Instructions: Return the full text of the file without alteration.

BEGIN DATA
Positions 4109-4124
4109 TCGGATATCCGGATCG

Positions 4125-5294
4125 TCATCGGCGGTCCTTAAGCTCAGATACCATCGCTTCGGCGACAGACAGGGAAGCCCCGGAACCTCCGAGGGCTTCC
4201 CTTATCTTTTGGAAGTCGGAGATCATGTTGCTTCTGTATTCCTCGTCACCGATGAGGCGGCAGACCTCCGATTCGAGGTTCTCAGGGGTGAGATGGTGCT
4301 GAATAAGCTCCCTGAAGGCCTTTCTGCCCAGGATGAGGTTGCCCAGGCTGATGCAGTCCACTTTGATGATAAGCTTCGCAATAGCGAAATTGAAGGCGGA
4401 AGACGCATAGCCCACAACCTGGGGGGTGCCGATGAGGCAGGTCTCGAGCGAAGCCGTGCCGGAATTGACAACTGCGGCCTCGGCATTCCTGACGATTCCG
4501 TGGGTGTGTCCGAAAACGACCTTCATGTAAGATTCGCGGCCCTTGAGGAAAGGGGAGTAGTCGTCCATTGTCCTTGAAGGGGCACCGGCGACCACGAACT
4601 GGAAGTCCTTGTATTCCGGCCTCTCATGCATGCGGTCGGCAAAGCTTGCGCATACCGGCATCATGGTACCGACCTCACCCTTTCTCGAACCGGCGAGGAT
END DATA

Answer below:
Positions 4109-4124
4109 TCGGATATCCGGATCG

Positions 4125-5294
4125 TCATCGGCGGTCCTTAAGCTCAGATACCATCGCTTCGGCGACAGACAGGGAAGCCCCGGAACCTCCGAGGGCTTCC
4201 CTTATCTTTTGGAAGTCGGAGATCATGTTGCTTCTGTATTCCTCGTCACCGATGAGGCGGCAGACCTCCGATTCGAGGTTCTCAGGGGTGAGATGGTGCT
4301 GAATAAGCTCCCTGAAGGCCTTTCTGCCCAGGATGAGGTTGCCCAGGCTGATGCAGTCCACTTTGATGATAAGCTTCGCAATAGCGAAATTGAAGGCGGA
4401 AGACGCATAGCCCACAACCTGGGGGGTGCCGATGAGGCAGGTCTCGAGCGAAGCCGTGCCGGAATTGACAACTGCGGCCTCGGCATTCCTGACGATTCCG
4501 TGGGTGTGTCCGAAAACGACCTTCATGTAAGATTCGCGGCCCTTGAGGAAAGGGGAGTAGTCGTCCATTGTCCTTGAAGGGGCACCGGCGACCACGAACT
4601 GGAAGTCCTTGTATTCCGGCCTCTCATGCATGCGGTCGGCAAAGCTTGCGCATACCGGCATCATGGTACCGACCTCACCCTTTCTCGAACCGGCGAGGAT